Core Faculty:

Eleni Hasaki, Associate Professor of Anthropology and Classics, The University of Arizona; Director of the Arizona in the Aegean Program

Prof. Hasaki is a Mediterranean archaeologist whose research focuses on ancient Mediterranean craft technologies (from Prehistory to Roman times), the spatial organization of workshops, craft apprenticeship, and the negotiation of social status through crafts, especially ceramics. She combines archaeological, textual, and ethnoarchaeological evidence in her projects. Her archaeological fieldwork in Greece (Paros, Cyclades), the ethnoarchaeological project in Tunisia (Moknine) and an experimental open-air lab for pyrotechnology locally (Tucson) promote the knowledge of crafts both in antiquity and its relevance for modern societies.

Robert Stephan, Co-Leader for 2018

Rob Stephan is an archaeologist by training and has taught in the University of Arizona’s Department of Religious Studies and Classics since 2016. He also teaches courses for the UA Department of History. He hails from Cincinnati, OH but made the unpopular decision to attend the University of Michigan for his undergraduate studies. While in the glorious land of maize and blue he studied Classical Archaeology, Biological Anthropology, and Near Eastern Studies. Upon completing his BA in 2005, he left the Midwest to take his talents to Stanford University's PhD program in Classics. His thesis took an archaeological perspective to look at how the Roman Empire affected economic growth in the Mediterranean world, and he earned his PhD in 2014. Rob's research interests focus on how the material remains of the past can inform us about the economic performance of pre-modern societies. What cultural factors lead to improvements in economic well-being? How does socio-political development correlate with per capita material wealth? During the course of his studies, Rob has worked on archaeological excavations in Italy, Cyprus, Britain, Armenia, and the American Southwest. His current project uses archaeological survey to look at southern Sicily from prehistory through the medieval period

Visiting Faculty:

McCoy, Floyd. Professor of Geology,Geophysics, and Oceanography. The University of Hawaii-Windward College

When not conducting research in his native Hawaii, Prof. McCoy conducts geoarchaeological and geophysical surveys on Thera (Cyclades) and at Palaikastro (Crete); volcanology and regional effects of the Late Bronze Age eruption of Thera (Greece) in the eastern Mediterranean. His research interests also include paleoclimate of the eastern Mediterranean region;n sedimentology of tsunami deposits (Greece, Italy, Turkey) and marine geological and geophysical surveys of the Aegean and Mediterranean sea-floor.



Lambrinoudakis, Vassilios. Professor Emeritus of Classical Archaeology. The University of Athens, Greece.

Prof. V Lambrinoudakis is Professor Emeritus of Classical Archaeology at the University of Athens. He has excavated at many sites in the Aegean (especially Naxos) and is currently working at Epidauros in the Peloponnese. His publications cover a wide range of topics dealing with Ancient Greek art, architecture, topography, epigraphy, religion, theory of Archaeology, and management of monuments. He is also correspondent member of the Académie des Inscriptions et Belles Lettres in Paris and of the Akademie  der Wissenschaften in Vienna. For the Arizona in the Aegean program, Prof. Lambrinoudakis provided an in-depth tour of the island of Naxos with focus on monumental sacred architecture and urban planning (Sangri, Naxos, Aqueduct System).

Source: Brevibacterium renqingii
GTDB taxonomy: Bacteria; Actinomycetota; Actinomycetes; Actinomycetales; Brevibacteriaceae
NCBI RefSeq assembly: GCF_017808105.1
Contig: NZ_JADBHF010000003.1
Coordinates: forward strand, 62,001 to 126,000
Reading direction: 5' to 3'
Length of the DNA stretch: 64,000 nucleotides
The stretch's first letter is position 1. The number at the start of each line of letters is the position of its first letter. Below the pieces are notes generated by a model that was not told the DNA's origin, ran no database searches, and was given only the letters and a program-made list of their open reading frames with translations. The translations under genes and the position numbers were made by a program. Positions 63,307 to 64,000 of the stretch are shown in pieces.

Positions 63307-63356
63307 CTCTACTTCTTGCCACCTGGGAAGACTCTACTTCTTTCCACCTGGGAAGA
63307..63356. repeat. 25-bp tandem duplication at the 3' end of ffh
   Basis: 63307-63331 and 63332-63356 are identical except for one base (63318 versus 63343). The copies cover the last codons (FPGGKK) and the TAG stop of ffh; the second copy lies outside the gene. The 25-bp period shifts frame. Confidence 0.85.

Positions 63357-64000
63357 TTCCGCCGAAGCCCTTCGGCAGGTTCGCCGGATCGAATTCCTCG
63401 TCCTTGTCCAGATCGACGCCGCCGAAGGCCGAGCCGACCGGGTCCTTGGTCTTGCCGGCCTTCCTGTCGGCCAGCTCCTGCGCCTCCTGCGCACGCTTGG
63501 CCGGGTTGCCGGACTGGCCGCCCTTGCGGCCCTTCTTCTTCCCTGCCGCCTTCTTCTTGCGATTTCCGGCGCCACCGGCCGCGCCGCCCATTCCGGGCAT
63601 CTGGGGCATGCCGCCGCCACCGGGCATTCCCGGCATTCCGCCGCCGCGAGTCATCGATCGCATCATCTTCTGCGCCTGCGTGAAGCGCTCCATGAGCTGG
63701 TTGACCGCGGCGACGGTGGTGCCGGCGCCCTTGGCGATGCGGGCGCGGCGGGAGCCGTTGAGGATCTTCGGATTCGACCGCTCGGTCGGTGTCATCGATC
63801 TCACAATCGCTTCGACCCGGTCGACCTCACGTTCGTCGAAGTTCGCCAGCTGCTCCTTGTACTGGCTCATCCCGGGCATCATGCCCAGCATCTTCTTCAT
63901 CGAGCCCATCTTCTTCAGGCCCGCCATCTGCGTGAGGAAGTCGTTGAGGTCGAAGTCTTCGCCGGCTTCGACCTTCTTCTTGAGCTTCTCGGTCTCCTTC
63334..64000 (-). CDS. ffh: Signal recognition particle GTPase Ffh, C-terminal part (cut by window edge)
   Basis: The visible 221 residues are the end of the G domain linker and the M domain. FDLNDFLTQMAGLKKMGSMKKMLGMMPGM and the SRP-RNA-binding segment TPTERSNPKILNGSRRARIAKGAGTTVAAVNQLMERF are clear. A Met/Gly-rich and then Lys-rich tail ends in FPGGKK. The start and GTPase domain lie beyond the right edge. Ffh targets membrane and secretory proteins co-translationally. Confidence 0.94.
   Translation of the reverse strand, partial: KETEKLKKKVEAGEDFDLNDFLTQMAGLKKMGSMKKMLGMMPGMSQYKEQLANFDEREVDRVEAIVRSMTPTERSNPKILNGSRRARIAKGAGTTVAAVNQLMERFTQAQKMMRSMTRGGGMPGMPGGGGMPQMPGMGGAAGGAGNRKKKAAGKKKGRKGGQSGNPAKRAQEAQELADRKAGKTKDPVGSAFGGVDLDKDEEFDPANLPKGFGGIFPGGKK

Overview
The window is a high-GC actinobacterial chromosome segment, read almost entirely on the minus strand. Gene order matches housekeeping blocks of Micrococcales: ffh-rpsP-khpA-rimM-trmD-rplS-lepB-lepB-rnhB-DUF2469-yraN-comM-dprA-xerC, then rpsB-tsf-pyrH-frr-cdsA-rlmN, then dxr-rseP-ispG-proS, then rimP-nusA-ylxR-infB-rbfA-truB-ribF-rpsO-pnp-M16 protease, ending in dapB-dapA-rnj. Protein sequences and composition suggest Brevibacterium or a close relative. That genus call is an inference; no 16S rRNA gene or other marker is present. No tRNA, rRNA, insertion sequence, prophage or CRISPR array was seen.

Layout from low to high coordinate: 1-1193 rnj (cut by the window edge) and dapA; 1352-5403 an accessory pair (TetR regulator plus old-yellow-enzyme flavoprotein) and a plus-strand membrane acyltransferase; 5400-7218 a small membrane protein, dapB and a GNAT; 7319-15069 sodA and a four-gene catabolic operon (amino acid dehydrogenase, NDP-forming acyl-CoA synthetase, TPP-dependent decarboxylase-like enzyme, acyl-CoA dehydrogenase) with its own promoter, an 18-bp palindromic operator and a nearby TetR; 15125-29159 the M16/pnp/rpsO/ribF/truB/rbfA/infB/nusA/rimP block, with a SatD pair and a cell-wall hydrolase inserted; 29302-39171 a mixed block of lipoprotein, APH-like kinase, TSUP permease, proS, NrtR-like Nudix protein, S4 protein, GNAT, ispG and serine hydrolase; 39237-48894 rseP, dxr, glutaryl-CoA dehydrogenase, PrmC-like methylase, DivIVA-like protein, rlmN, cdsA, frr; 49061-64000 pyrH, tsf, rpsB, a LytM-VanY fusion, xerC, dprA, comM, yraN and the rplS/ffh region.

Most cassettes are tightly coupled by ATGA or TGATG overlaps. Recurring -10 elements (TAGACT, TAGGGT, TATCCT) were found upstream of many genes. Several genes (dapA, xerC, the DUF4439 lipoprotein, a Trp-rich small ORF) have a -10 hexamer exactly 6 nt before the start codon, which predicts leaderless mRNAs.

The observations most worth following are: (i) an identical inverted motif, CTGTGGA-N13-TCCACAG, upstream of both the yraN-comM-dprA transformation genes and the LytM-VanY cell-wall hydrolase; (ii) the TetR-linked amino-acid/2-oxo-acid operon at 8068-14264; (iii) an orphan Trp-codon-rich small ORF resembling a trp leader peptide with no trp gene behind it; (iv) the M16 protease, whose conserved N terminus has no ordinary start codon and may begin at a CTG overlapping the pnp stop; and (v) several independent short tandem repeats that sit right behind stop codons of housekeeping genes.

Guest Lecturers:

Butterworth, Michael, Phelps Dunbar Law Firm; Tulate University Law School

Mr. Butterworth is a partner at Phelps Dunbar and faculty at Tulane University Law School. He practices in the areas of admiralty and tort litigation, which includes collision, cargo, pollution and longshoreman personal injury litigation at the trial and appellate levels.  Mr. Butterworth has been awarded the “AV” rating by the Martindale-Hubbell Law Directory, which is the highest possible rating for legal ability and ethical standards.  For the Arizona in the Aegean program he lectured on maritime laws (both written and unwritten) in Classical antiquity.


Katsarou, Stella, Ephorate of Palaeoanthropology-Spelaeology of the Ministry of Culture in Athens, Greece; Lecturer, University of the Aegean

Dr. Stella Katsarou, a Greek Neolithic pottery specialist, earned her B.A. at the University of Athens and her Ph.D. at the University of Ioannina, Greece. She has studied and published pottery from several sites such as the caves of Theopetra and Kastria in the mainland, and the sites of Ftelia, Koukounaries and the cave of Cyclops in the Aegean. Her approach to pottery goes beyond artefactual typologies to explore the dynamics of agency and discourse between individuals, societies and material culture, in constructing contextual narratives.